Audit: Youth organization overcharged county

September 4, 2008 10:50:54 AM PDT
An audit released Wednesday by Nassau County Comptroller Howard Weitzman revealed that an agency serving troubled youth overcharged Nassau County taxpayers $834,000. According to the audit, the bulk of the overbilling - $426,000 - was the result of a scheme under which the agency billed other counties for the use of beds in a group home already being paid for by Nassau County.

Leadership Training Institute (LTI), a not-for-profit agency, allegedly pocketed money from other counties, which should have gone to Nassau County. According to the audit, other overbilling abuses included charging Nassau County $286,000 for salaries that should have been charged to LTI's other programs; $51,000 for bonuses paid to LTI employees; and approximately $71,000 in other improper charges, such as violent video games and beer.

"It is outrageous that Nassau County taxpayers have been ripped off by the management of the Leadership Training Institute," Weitzman said. "Deeply troubling is that the agency misused funds that could have gone to help our troubled youth. The economic slowdown is putting enormous strains on our budget and funding for important social services programs is in short supply."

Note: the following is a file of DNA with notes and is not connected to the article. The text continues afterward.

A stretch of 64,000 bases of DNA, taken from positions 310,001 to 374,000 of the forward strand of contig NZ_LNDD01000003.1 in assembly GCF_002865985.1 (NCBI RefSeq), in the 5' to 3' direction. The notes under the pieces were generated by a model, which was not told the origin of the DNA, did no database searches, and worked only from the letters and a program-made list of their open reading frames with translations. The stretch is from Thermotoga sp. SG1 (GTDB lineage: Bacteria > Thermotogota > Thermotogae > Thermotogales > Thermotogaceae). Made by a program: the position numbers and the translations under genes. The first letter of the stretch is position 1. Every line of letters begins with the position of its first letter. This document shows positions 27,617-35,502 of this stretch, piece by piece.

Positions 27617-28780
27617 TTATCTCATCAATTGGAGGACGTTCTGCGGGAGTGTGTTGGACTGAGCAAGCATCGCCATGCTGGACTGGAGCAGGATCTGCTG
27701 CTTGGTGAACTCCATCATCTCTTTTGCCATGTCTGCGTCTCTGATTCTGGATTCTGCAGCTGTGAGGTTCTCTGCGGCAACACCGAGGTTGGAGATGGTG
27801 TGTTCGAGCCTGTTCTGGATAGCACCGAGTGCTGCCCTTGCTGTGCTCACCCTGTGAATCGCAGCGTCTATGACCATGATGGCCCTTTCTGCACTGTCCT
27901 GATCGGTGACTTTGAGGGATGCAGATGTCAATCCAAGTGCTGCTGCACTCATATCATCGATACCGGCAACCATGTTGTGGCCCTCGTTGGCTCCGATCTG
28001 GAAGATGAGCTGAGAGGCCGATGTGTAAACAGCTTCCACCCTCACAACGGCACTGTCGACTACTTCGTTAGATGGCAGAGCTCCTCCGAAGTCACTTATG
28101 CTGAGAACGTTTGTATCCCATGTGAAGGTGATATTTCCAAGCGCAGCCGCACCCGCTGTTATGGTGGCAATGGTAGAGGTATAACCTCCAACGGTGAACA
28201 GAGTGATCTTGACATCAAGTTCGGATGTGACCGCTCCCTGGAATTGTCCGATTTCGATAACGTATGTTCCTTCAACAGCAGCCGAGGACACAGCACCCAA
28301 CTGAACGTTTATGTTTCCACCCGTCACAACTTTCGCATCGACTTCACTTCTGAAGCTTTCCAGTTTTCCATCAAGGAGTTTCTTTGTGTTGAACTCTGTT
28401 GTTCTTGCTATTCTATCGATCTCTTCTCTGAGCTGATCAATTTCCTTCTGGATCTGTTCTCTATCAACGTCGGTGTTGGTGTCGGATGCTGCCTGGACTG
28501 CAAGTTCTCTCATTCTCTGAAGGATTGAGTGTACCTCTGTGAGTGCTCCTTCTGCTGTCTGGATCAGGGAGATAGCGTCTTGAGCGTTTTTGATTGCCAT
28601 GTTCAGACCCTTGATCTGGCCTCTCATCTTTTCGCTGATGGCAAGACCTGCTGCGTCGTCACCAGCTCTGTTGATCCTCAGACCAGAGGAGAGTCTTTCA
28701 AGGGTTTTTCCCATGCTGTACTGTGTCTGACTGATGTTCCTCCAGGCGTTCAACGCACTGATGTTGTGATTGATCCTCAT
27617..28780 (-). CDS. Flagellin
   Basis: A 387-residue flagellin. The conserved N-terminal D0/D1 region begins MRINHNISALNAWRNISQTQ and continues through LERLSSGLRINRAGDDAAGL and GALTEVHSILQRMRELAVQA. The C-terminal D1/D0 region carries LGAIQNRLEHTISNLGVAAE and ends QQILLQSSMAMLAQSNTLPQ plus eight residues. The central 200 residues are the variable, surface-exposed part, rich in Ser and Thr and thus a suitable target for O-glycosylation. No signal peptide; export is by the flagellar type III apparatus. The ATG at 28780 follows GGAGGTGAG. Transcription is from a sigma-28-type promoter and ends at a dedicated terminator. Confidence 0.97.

The audit covered the years 2003 to 2006 and examined three LTI programs for troubled youth. The most significant findings involved a group home in the Hempstead community that allegedly provided non-secure detention for children aged 10-16, known as Project 29. The limited scope financial audit did not review the quality of LTI's services.

Weitzman says LTI's annual expense budget for 2006 was approximately $2.3 million; since 2003, the County's funding to LTI has grown from $1.5 M (54.9 percent of LTI'' expenses) to $1.8M (82.2 percent) in 2006. LTI's IRS filings for 2003-2006 showed a profit of $714,642.



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